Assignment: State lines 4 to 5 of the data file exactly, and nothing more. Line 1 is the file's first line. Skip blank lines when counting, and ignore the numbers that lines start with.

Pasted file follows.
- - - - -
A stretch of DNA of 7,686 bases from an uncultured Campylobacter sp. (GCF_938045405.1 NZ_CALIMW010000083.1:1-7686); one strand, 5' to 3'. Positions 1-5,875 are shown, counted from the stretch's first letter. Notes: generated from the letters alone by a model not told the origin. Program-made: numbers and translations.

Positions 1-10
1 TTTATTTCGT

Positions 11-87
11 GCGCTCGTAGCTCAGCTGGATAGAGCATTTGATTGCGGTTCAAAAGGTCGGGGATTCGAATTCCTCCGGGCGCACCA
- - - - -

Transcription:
Positions 11-87
11 GCGCTCGTAGCTCAGCTGGATAGAGCATTTGATTGCGGTTCAAAAGGTCGGGGATTCGAATTCCTCCGGGCGCACCA